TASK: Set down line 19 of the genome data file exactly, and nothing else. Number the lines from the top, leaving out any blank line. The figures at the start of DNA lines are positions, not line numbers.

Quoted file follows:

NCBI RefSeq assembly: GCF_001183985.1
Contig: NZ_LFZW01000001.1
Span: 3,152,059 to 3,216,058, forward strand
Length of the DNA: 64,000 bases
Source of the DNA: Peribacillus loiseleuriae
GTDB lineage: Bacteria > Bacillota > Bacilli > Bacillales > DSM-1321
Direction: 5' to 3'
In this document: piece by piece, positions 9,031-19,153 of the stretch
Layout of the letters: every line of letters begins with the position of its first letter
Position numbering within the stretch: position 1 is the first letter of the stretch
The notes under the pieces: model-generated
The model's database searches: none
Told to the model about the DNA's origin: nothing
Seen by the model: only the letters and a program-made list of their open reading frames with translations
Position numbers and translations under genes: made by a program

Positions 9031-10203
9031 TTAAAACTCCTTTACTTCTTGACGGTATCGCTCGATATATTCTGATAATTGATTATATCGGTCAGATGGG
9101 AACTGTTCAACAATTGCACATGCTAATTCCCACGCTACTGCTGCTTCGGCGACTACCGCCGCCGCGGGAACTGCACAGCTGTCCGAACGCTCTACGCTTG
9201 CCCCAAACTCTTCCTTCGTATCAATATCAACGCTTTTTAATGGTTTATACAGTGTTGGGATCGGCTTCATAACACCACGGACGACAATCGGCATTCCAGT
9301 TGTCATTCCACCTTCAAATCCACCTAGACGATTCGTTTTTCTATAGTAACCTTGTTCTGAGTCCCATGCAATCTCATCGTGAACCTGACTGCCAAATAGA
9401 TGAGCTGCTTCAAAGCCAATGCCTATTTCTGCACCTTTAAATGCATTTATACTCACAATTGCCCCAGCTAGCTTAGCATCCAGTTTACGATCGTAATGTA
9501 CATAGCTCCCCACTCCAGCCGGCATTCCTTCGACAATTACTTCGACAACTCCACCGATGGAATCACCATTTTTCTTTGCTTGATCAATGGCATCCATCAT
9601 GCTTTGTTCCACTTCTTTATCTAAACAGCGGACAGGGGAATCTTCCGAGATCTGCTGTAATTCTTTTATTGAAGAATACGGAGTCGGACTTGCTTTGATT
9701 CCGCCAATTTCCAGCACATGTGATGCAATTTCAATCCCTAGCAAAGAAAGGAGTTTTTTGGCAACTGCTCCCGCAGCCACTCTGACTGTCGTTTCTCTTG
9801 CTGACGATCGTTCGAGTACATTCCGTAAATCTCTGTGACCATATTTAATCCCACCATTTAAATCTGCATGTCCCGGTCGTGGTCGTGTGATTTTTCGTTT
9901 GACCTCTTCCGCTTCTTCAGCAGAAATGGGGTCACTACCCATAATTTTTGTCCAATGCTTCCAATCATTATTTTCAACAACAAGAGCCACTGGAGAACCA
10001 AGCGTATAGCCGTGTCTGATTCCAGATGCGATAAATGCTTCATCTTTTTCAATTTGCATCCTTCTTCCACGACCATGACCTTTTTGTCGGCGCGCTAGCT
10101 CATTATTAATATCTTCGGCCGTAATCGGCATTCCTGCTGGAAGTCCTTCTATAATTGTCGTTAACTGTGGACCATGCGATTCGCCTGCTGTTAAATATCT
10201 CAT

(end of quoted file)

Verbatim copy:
9201 CCCCAAACTCTTCCTTCGTATCAATATCAACGCTTTTTAATGGTTTATACAGTGTTGGGATCGGCTTCATAACACCACGGACGACAATCGGCATTCCAGT